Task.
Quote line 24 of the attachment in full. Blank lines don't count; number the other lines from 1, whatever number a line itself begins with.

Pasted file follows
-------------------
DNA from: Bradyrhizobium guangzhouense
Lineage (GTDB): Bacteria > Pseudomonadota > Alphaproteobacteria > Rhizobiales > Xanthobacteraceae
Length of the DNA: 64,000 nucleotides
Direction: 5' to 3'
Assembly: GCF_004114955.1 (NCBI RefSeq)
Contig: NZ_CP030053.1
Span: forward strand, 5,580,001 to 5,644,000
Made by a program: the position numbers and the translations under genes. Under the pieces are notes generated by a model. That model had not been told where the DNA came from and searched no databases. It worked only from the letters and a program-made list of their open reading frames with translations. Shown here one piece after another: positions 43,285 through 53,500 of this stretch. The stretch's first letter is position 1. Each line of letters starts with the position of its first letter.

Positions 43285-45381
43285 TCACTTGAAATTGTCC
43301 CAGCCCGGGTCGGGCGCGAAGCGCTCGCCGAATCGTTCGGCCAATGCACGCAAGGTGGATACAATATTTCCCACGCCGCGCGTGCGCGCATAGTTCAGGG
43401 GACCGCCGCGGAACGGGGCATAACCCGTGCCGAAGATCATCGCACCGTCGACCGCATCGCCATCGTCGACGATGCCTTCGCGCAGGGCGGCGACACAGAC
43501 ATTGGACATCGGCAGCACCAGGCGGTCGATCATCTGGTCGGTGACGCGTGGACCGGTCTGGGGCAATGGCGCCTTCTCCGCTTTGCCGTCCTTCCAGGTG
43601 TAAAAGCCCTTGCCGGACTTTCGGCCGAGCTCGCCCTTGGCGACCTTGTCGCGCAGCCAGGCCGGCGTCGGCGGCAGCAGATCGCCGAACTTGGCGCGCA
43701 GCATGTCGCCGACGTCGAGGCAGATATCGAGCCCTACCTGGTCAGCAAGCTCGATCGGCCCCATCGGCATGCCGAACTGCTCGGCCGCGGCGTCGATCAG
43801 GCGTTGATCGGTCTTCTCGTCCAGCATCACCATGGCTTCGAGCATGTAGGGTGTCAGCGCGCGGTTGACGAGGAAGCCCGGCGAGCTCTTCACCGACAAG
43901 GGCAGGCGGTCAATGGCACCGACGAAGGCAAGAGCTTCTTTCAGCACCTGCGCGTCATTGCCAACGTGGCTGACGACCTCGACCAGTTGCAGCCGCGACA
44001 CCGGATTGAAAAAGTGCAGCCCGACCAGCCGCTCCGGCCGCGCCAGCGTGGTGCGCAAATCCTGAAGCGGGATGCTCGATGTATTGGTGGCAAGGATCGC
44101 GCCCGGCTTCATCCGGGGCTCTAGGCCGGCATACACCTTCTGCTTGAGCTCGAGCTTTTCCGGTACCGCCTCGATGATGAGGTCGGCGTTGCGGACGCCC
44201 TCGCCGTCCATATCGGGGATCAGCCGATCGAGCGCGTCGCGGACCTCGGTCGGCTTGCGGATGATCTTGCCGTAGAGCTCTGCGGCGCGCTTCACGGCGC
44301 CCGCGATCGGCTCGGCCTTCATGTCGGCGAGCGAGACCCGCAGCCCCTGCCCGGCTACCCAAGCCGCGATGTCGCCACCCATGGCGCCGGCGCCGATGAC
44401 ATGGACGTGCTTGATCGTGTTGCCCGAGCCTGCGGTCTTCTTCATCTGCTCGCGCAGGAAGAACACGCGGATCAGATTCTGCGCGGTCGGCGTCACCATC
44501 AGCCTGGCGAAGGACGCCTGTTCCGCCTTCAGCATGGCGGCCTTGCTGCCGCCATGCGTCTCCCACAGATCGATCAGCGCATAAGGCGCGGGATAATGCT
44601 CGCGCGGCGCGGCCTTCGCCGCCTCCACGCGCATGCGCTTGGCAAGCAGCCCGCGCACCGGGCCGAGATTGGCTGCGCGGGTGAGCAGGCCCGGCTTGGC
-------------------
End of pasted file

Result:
44601 CGCGCGGCGCGGCCTTCGCCGCCTCCACGCGCATGCGCTTGGCAAGCAGCCCGCGCACCGGGCCGAGATTGGCTGCGCGGGTGAGCAGGCCCGGCTTGGC